Rabbanit Shira SmilesShira Smiles is a sought-after international lecturer, popular seminary teacher and experienced curriculum developer. A well-respected former Los Angeles teacher, she now lives in Israel, where she teaches at Darchei Bina Seminary and leads a number of women's study groups. Shira also trains Torah teachers in special workshops all over the world.
“Sensitivity Training” did not begin in modern day corporations or schools; it began centuries ago when Bnei Yisroel were given the laws delineated in Parshat Mishpatim (this week's Torah reading) and related laws throughout the Torah. These laws are intended to make us super sensitive to the most vulnerable members of society and, by extension, to all mankind.
Within this parsha, one group of verses stands out as particularly intense. Beginning with sensitivity to the stranger (or convert), a warning oft repeated in the Torah, the verses continue: “You shall not cause pain (afflict) to any widow or orphan, for if you afflict, afflict (surely afflict) him, if he shall cry, cry out to Me, I will hear, hear his outcry. My wrath shall blaze through My nostrils (vechoro api) and I shall kill you by the sword, and your wives will be widows and your children orphans.”
This is indeed powerful language. The only other times Hashem refers to His anger as “blazing through His nostrils” is when He admonishes us against worshipping strange gods. Rabbi Schrage Grosbard asks why do only these two sins elicit such strong condemnation. The effect is further compounded by the doubling of the major verbs, notes Rabbi Sorotskin as he cites the Seforno in "Habinah Vehabracha". There must be information conveyed and lessons learned beyond the dramatic effect of saying, “If you afflict, afflict,” “If he shall cry, cry out,” and “I will hear, hear.”
Rabbi Samson Raphael Hirsch, who regularly examines the etymology of words to extract their deeper meaning within the context of the Torah, notes that almanah, widow, is derived from elam, mute, for the widow has lost her voice, the voice of her husband who would speak for her. Yotham, orphan, also connotes someone vulnerable; kothom is crippling someone by amputating his legs. The orphan is vulnerable because his parent is no longer there to support him as legs support the body.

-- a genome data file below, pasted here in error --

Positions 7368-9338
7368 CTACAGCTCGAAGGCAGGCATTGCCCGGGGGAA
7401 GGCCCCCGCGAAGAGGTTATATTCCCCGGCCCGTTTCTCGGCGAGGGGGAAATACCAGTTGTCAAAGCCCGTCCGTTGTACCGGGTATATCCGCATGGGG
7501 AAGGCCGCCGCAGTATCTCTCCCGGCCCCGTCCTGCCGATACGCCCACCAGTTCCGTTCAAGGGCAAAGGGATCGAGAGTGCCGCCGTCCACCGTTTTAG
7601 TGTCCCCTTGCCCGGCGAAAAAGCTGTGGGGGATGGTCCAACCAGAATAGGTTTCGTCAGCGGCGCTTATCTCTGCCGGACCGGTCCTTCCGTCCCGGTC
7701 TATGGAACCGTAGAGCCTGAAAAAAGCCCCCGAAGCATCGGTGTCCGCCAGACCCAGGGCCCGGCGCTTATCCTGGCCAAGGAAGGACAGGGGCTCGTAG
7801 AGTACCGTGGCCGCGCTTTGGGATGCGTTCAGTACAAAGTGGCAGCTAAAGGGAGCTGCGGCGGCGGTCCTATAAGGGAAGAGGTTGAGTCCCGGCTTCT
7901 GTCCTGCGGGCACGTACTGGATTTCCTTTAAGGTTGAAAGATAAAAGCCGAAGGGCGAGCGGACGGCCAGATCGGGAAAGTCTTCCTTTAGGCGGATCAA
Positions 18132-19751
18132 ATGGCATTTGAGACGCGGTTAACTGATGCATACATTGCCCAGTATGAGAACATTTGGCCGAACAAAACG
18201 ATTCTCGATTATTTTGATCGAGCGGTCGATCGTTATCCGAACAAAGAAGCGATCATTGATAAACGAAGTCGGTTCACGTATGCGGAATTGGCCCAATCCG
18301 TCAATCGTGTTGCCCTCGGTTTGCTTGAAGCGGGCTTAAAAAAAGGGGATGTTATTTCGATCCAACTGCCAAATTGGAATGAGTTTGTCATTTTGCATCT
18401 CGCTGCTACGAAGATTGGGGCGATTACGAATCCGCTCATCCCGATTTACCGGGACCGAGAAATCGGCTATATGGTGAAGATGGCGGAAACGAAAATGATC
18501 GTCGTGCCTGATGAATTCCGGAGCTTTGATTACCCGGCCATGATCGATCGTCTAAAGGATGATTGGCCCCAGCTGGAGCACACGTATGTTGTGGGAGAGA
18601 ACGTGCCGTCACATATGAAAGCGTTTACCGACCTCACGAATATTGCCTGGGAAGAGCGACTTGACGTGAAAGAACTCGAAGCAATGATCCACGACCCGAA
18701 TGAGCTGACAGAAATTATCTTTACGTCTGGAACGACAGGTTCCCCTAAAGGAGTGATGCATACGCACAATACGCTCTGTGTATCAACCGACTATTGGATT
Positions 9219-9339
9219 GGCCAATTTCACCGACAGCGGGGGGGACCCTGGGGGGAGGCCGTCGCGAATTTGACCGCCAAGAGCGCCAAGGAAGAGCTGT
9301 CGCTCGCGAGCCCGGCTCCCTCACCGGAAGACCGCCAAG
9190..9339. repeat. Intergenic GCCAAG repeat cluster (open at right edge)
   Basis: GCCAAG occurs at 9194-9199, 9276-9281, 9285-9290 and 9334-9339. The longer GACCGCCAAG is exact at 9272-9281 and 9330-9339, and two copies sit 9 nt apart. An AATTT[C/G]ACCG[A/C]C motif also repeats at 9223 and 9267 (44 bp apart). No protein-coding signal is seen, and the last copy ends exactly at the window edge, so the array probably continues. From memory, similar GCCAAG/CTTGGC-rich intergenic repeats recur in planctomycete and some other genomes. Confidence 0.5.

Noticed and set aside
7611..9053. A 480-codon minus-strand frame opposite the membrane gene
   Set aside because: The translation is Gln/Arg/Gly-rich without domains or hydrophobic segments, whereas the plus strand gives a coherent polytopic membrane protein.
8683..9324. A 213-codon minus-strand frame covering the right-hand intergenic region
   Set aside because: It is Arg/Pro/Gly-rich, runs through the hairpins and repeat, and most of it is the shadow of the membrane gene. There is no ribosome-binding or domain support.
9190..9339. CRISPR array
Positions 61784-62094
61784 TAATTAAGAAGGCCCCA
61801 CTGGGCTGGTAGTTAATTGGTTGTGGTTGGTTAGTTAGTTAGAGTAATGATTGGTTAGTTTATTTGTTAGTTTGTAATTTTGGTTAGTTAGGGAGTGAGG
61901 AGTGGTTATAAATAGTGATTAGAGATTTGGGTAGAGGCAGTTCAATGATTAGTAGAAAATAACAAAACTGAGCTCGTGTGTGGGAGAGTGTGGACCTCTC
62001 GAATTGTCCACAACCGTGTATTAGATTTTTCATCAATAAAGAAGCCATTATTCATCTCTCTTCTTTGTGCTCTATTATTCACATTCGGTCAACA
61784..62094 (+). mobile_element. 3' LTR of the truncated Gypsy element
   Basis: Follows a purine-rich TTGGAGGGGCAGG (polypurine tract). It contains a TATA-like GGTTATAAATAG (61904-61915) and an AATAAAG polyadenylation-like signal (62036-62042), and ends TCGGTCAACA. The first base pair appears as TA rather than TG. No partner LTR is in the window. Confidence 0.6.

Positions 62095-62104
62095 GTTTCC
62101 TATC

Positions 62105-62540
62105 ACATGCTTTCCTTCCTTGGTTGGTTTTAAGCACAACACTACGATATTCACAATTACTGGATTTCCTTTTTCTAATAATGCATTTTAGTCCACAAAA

Because these are weaker individuals within society, Rabbi Kreiser, citing "Sefer Hachinuch", notes that we must be extremely careful in how we speak to them, aiming always toward compassion. The doubling of the verbs, explains the Medrash, is to emphasize the severity of the prohibition, that a minor, painful word transgresses equally as a major affliction.
Further, Rabbi Sorotskin adds, a widow and an orphan suffer doubly when they are afflicted, first from the affliction itself and then from the memory that they are alone.
In "Daas Schrage", Rabbi Grosbard focuses on Hashem’s crushing anger, flaring nostrils ready to breathe flames. When we afflict the orphan we are afflicting His children. After all, Hashem, the King of kings, is Father to the orphan and the only One upon Whom he can rely; He is Avi yesomim veDayan almanot (Tehillim 68:6). So when one afflicts the orphan, one is offending the King Himself, and therefore merits such severe punishment.
As Rabbi Kreiser adds in "Ish Lerayayhu", if you’re starting up with the widow and orphan, you’re starting up with their Father and Protector, Hakodosh Boruch Hu Himself. Therefore, we must be extremely sensitive to both their feelings and their money, irrespective of social or financial status.
Rashi points out that although the widow and orphan are specified, the Torah’s intention is to sensitize us to all people and uses the most vulnerable as examples. Even those people who come to our homes as solicitors of charity deserve our respect. If we can’t give a donation, we can validate their effort and give them a smile, Rabbi Sternbach urges us in "Taam Vodaath".
What is the essence of affliction? From the various commentators, it appears that any preventable discomfort we inflict on another, even unintentionally, is affliction. Many commentators cite the dialogue between Rabbi Shimon and Rabbi Yishmoel as they were being led to their deaths by the Romans. Rabbi Shimon was distraught. How had he sinned to deserve such a fate? Rabbi Yishmoel replied, “Was there a time someone came to you for a judgment or question and you made them wait while you finished your drink or changed shoes?” Making them wait an extra few moments when they are in a vulnerable position is a kind of affliction.
Rabbi Shimon was comforted, for he now realized that in some small way he had caused pain to another. We are not judged on this high standard, but we must nevertheless think before we speak and before we act. We may be unaware of the inner world of someone within the circle of people to whom we are talking, but an innocuous statement about children or an upcoming wedding may cut them to the core.